Should Technology Surpass Evolution?

Technology is progressing at an arguably faster rate than ever before.  Innumerable advancements have changed daily life in ways that make almost everything convenient, from being able to cook noodles in a microwave to smart phones which quite literally put the world at our fingertips.  But does there come a point where technology becomes too advanced, where these improvements are too much?  Should technology be able to surpass natural human evolution?

An article recently published on titled Men Doing Evolution’s Homework outlines the story of Neil Harbisson, a man who was born color blind.  Because of technology, “today he can distinguish between 360 colors and also has the ability to detect infrared light.”  While being able to distinguish between only 360 colors puts Harbisson on the same level as the average human eye, the technology gives him this ability in an extremely unique way.  Another article, from Business Insider focusing on how “a new, game-changing technology can put electronics directly into the brain,” explains that “the implanted antenna detects colors and assigns a tone to each color, allowing Harbisson to ‘hear’ color through bone conduction.”  So, the technology allows Neil Harbisson to perform a normal human function in an abnormal way; is this good or bad?  Clearly it’s good that this technology has solved a medical problem he was born with and likely thought he would never find a solution for.  But could it perhaps be bad that this technology can be used to simply enhance already healthy people who are not color blind?  “Evolution works slow, humans have begun to use intelligence and have started to take over the process that took natural selection millions of years.  Humans aim to transcend.”

Advancing technology has surpassed evolution in more ways than just improving eyesight beyond what is natural.  A professor named Kevin Warwick “became the first person [to] graft an RFID chip under the skin in his arm.  He has connected himself to the computer systems at the University of Reading, which enables him to open doors and to turn switches.  His tweaks go as far as connecting his wife’s nervous system to his own, which gives him the ability to feel what she was feeling.”  There is no arguing such advancements are truly incredible and not long ago seemed only possible in movies and fiction novels.  But I find it hard not to ask, ‘Does there come a point where the advancements go too far?  And if so, where is that line drawn?’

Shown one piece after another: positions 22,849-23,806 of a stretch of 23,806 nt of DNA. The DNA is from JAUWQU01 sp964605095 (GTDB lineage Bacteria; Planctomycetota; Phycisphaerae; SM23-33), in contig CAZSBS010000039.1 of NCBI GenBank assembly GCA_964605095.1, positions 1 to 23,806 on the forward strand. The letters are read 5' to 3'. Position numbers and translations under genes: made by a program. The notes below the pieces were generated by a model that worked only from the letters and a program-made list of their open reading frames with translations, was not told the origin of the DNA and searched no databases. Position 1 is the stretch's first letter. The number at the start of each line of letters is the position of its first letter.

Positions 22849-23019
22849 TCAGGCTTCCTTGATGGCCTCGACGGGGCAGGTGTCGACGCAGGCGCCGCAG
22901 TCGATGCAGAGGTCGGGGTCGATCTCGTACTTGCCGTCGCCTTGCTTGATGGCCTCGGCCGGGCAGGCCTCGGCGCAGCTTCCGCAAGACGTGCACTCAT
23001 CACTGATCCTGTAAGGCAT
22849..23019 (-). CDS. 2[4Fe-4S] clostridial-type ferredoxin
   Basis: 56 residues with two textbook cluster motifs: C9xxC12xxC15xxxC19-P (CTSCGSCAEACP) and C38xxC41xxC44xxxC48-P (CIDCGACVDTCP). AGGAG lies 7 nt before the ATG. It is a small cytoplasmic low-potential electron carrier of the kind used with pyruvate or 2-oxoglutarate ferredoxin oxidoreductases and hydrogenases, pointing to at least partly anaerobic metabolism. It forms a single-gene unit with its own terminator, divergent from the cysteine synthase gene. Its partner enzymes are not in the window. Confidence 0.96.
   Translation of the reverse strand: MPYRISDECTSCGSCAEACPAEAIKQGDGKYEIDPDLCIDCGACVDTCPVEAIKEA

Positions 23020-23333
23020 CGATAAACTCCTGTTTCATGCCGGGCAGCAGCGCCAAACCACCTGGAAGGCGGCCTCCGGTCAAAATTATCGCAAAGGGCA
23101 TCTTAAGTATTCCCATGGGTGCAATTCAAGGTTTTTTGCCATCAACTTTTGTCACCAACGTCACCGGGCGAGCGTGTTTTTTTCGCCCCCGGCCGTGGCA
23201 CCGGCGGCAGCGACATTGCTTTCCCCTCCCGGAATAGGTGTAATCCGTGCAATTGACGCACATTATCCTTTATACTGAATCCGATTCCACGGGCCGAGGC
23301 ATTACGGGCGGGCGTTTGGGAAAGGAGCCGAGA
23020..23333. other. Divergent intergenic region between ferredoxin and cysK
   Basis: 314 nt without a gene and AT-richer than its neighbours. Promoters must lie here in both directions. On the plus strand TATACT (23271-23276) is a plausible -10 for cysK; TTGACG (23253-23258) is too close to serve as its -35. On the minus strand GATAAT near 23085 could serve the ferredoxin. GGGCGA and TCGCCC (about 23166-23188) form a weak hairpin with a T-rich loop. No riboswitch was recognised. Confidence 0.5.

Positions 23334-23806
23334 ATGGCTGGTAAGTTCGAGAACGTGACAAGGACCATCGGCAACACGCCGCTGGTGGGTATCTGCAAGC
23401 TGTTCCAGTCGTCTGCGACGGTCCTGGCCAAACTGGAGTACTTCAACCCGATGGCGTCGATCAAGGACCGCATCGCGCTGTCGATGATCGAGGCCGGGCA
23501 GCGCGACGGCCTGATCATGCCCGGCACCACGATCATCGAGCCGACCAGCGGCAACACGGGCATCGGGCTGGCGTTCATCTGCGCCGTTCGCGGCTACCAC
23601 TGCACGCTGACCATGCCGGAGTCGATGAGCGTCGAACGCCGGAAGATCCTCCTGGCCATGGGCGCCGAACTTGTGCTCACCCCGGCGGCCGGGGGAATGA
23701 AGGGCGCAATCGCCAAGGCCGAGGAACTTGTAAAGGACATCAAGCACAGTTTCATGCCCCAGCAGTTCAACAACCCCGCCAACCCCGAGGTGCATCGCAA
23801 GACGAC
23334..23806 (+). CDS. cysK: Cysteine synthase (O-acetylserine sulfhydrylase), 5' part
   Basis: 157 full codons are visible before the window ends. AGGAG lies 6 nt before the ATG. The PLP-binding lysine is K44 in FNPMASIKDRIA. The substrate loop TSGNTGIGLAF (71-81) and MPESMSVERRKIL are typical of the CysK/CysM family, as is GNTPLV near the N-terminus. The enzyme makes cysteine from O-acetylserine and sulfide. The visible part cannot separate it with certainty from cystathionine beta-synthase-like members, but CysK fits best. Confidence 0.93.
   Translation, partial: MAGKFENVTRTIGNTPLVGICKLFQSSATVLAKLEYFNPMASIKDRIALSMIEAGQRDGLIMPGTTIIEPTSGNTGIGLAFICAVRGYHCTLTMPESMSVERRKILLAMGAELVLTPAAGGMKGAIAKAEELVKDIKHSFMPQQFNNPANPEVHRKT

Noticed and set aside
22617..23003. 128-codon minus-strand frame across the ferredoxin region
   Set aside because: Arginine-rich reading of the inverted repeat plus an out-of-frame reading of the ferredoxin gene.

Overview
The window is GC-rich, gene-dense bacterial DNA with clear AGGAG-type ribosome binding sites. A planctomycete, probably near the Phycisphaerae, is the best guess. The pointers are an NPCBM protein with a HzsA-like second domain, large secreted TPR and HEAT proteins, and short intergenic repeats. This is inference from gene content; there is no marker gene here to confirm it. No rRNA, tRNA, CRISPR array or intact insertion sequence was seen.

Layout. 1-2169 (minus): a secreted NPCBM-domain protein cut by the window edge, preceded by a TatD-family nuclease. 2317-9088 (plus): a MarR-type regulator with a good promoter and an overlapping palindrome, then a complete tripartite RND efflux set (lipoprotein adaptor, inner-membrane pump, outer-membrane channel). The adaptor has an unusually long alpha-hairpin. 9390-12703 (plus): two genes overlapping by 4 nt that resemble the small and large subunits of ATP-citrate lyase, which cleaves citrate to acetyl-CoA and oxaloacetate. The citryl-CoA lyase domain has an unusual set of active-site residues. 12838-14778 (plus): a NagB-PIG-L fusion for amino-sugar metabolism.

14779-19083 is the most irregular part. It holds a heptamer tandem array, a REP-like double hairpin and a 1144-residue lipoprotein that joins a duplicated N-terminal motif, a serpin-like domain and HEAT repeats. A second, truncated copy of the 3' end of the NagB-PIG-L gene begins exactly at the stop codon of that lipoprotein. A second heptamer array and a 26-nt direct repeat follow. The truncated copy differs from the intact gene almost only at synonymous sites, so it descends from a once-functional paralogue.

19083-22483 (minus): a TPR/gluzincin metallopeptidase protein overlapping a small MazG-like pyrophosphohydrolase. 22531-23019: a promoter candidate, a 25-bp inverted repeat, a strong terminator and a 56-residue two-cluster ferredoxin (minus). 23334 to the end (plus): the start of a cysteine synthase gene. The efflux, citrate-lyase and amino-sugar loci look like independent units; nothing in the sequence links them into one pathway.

It’s difficult to say if that tipping point happens when technology advances faster than we can find uses for, because there will almost always be someone who can come up with an ingenious way to put new technology to work.  What seems more accurate is when the line between human and machine blurs.  Not only is technology coming to take the place of certain jobs as robots become more human-like, but humans are also becoming more like robots.  The cyborg movement is upon us (as silly as it may sound), and though it seems more science-fiction than reality, the technology is already here.

Business Finance News | Picture credit see below (2)

While we are dedicated to improving RFID technology and expanding its uses here at Radianse, “implants” are not in our current bag of tricks (and, personally, I hope they won’t be any time soon).  To put it simply, we track people and things.  Is it possible that Radianse is heading in the the same direction of other technologies: becoming too advanced, a “Big Brother” watching over everyone when we all become cyborgs with our superhero implants?  I don’t think so.  And this is primarily because we aim to provide actionable intelligence for those who need it, not enhance those who don’t.

So what do you think?  Is it possible for technology to improve too quickly for its (and our) own good?  Or should we all become advocates of the cyborg movement?  Should technology surpass natural human evolution?  Send an email to to let us know what you think!  Or for more information give us a call at (603) 994-2200. We’d enjoy hearing from you!

(1) Business Insider |

(2) Business Finance News |